Tuesday, October 17, 2017

Time's Betrayal by David Adams Cleveland, a unique American epic of history, family, and identity

How are our lives unknowingly motivated by our ancestral past? In its scope, artistry, and depiction of the interlinked cause-and-effect patterns spanning more than a century, Cleveland’s (Love’s Attraction, 2013) third novel raises the bar for multi-generational epics.

At its heart is one man’s quest to uncover the truth about his late father, John Alden III, who disappeared behind the Iron Curtain in 1953 for reasons unknown. Peter Alden’s recollections begin with his own 1960s youth at the Etonesque Massachusetts prep school co-founded by his abolitionist great-grandfather: a place where his father’s reputation as a star athlete, archaeologist, and war hero looms large.

The expansive yet tightly controlled narrative, in which numerous mysteries are compellingly unearthed, spins out to encompass post-WWII Greece, the race to decipher the ancient Greek script known as Linear B, the Vietnam War, the Berlin Wall’s dismantling, and a Civil War battle’s aftermath. The writing is gripping throughout, incorporating both haunting lyricism, in its characters’ yearning to recapture a lost golden age, and a high-stakes tension evoking the best Cold War thrillers.

Cleveland is particularly strong in presenting the complicated entanglements of love and betrayal and the barrier between freedom and oppression that each generation contends with. While its length may appear daunting, this unforgettable tour de force is well worth the time.

This (starred) review was submitted for Booklist's October 15th issue, which is just out - and the book itself is just out.  It was published in hardcover on October 1 by Fomite Press ($24.95, 1170pp).

Some other notes:

- This is the best book I've read all year, and I've read many excellent ones.  It's also the longest novel I've read, ever—see the page count above—but, after reading the first 100 pages, I was hooked and eagerly looking forward to the next thousand. I took a week off in mid-August, planning to catch up on work around the house and read maybe 100 pages a day so I'd have it finished by the deadline. Instead, I spent a good part of the week with this book and don't regret it.  (It does move quickly.)

- Condensing the reading experience into a review of just over 200 words wasn't easy; there's so much more that could be said. I could also note that there are two strong and multi-faceted female characters, and multiple complicated love affairs, and that the storyline delves deeply into the real-life history of the Cambridge Five spy ring who passed secrets to the Soviets up through the 1950s. I never considered Cold War thrillers to be my type of book, but this novel was.  For more information, you might read the publisher's blurb on Amazon.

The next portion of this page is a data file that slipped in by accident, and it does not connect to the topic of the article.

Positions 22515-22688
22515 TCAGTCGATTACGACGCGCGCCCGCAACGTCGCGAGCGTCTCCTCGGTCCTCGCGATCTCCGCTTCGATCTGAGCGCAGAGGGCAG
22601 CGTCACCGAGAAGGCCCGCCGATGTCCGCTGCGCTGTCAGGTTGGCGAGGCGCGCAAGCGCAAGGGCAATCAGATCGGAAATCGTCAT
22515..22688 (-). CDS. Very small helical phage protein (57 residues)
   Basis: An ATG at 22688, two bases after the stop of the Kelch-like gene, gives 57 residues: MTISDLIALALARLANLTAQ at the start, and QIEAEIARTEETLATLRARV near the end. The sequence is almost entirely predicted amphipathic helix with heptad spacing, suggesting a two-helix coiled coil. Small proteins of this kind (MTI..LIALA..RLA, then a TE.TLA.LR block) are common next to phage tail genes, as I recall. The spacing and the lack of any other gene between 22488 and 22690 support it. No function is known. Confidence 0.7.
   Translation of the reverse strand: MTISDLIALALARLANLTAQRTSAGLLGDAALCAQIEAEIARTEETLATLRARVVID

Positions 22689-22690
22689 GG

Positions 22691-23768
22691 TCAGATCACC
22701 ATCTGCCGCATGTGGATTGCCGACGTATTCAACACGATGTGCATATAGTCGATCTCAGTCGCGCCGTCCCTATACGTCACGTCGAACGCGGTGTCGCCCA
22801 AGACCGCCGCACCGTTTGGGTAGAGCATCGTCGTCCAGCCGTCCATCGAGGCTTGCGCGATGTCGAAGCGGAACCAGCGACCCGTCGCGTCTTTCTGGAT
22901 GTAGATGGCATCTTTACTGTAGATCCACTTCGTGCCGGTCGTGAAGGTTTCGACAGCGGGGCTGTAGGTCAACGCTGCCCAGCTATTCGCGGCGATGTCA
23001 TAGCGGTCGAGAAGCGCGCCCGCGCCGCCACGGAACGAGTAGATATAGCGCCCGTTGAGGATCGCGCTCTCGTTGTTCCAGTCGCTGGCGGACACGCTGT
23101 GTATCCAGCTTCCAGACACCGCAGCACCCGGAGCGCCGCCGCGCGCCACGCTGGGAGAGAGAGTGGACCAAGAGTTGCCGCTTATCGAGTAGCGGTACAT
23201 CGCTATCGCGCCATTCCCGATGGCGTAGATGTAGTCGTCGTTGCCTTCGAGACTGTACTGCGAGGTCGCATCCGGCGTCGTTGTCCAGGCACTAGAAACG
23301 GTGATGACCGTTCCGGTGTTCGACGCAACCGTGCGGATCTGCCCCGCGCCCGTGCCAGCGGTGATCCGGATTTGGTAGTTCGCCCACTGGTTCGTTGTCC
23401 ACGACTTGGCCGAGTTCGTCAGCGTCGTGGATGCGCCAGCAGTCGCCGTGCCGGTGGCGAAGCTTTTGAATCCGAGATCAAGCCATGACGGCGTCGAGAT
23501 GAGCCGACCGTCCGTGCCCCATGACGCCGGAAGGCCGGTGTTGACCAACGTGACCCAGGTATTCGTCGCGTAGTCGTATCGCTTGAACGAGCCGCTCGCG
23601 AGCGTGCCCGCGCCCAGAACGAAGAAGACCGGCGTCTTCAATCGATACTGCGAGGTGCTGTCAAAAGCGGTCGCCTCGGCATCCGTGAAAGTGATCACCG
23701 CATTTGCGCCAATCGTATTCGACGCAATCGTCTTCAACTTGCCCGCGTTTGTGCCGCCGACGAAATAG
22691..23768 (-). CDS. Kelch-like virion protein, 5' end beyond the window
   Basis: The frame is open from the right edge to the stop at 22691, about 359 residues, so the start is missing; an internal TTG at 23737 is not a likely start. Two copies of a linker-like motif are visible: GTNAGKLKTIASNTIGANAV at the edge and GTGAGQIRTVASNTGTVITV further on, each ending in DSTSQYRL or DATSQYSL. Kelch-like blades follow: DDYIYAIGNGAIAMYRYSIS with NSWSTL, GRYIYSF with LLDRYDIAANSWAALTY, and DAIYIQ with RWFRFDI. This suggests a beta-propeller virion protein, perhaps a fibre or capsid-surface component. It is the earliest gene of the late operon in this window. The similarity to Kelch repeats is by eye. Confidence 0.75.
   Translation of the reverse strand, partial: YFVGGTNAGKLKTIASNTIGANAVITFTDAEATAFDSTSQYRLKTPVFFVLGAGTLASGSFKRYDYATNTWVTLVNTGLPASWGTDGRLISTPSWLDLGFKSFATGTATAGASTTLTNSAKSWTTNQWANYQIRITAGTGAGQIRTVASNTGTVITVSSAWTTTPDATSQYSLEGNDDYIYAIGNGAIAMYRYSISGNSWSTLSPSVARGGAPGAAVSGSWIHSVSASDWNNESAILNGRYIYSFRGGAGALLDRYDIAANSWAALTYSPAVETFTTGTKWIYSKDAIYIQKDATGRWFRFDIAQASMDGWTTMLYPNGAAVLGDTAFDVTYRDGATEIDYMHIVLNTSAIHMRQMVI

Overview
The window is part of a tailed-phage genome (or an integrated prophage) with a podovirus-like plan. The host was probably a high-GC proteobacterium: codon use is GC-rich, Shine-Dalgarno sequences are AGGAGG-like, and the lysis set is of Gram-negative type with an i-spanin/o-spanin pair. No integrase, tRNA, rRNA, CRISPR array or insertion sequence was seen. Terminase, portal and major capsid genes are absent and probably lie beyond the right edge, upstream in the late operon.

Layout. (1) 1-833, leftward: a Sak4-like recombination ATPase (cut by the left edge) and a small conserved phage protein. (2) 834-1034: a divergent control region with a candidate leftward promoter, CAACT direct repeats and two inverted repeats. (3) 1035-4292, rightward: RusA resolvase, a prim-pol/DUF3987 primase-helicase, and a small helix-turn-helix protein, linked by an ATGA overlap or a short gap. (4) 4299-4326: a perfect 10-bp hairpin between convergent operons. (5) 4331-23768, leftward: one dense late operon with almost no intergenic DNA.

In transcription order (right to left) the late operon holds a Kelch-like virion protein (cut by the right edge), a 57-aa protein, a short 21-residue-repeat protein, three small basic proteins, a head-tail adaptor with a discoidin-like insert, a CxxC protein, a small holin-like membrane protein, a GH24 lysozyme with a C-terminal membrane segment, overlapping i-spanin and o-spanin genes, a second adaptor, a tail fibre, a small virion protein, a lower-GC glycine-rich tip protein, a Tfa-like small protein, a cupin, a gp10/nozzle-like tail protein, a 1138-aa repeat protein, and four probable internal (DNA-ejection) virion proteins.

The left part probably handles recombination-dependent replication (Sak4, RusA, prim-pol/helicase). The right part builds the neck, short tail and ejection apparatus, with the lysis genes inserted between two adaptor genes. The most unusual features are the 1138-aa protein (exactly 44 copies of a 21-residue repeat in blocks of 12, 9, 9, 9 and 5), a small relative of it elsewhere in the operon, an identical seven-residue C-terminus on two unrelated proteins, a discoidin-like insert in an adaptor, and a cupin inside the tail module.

- What to compare it to?  For the family saga aspect and mysteries related to it, it would appeal to Kate Morton's fans, although it's more ambitious than even her novels.  It should be on the radar of readers of spy thrillers, obviously. It's also a moving coming-of-age tale. Best of all is seeing how the multiple story lines, characters, and time periods come together.

- The book arrived with glowing blurbs from Robert Olen Butler and Bruce Olds, the latter of whom had said, among other things, "It is in a league of its own and a class by itself," which is true. I can't think of another novel quite like it.  If you read it, I hope you'll come back and tell me what you thought!


  1. Sounds really great, but 1170 pages?! And I have "The Name of the Wind" in my queue before that! But your review makes it pretty tempting so I'll add it to the list - thanks!

    1. I've had The Name of the Wind in my collection for too long... and now that I'm older, the print on the paperback may be too small! Problems I didn't realize I'd have...

      This book is seriously long, but I was sorry to see it end - so there's that!

  2. Anonymous3:05 PM

    DEFECTORS by Joseph Kanon (6/17) is a great "spy thriller" with a similar plot of two brothers, one who defected to Russia in 1949. Kanon is a very good writer; he spent decades in publishing.

    Sarah OL

    1. Good to hear - I got a signed copy of the book at BEA and have been waiting to read it.